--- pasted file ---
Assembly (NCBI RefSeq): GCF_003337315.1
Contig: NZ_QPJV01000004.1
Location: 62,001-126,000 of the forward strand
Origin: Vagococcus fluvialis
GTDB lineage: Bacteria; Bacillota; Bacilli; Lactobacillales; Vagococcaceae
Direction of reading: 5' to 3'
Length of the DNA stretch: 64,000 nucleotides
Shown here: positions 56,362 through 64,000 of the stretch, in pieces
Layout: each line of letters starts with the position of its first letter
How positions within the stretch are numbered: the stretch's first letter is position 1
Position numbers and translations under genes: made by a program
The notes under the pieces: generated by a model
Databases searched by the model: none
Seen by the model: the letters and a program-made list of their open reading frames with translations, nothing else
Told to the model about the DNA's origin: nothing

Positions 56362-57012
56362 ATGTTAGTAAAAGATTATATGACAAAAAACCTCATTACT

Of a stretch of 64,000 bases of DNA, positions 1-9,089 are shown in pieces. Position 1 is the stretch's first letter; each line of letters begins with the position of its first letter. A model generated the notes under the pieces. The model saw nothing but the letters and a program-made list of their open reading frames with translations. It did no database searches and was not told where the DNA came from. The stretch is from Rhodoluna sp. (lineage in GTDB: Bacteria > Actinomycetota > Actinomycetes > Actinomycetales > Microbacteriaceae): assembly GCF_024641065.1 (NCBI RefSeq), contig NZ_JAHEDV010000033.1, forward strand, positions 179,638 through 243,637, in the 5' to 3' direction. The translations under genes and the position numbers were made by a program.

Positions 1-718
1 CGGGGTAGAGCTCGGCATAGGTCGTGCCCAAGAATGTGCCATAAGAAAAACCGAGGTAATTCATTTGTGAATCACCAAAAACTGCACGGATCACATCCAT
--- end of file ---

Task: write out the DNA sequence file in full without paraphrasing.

Assembly (NCBI RefSeq): GCF_003337315.1
Contig: NZ_QPJV01000004.1
Location: 62,001-126,000 of the forward strand
Origin: Vagococcus fluvialis
GTDB lineage: Bacteria; Bacillota; Bacilli; Lactobacillales; Vagococcaceae
Direction of reading: 5' to 3'
Length of the DNA stretch: 64,000 nucleotides
Shown here: positions 56,362 through 64,000 of the stretch, in pieces
Layout: each line of letters starts with the position of its first letter
How positions within the stretch are numbered: the stretch's first letter is position 1
Position numbers and translations under genes: made by a program
The notes under the pieces: generated by a model
Databases searched by the model: none
Seen by the model: the letters and a program-made list of their open reading frames with translations, nothing else
Told to the model about the DNA's origin: nothing

Positions 56362-57012
56362 ATGTTAGTAAAAGATTATATGACAAAAAACCTCATTACT

Of a stretch of 64,000 bases of DNA, positions 1-9,089 are shown in pieces. Position 1 is the stretch's first letter; each line of letters begins with the position of its first letter. A model generated the notes under the pieces. The model saw nothing but the letters and a program-made list of their open reading frames with translations. It did no database searches and was not told where the DNA came from. The stretch is from Rhodoluna sp. (lineage in GTDB: Bacteria > Actinomycetota > Actinomycetes > Actinomycetales > Microbacteriaceae): assembly GCF_024641065.1 (NCBI RefSeq), contig NZ_JAHEDV010000033.1, forward strand, positions 179,638 through 243,637, in the 5' to 3' direction. The translations under genes and the position numbers were made by a program.

Positions 1-718
1 CGGGGTAGAGCTCGGCATAGGTCGTGCCCAAGAATGTGCCATAAGAAAAACCGAGGTAATTCATTTGTGAATCACCAAAAACTGCACGGATCACATCCAT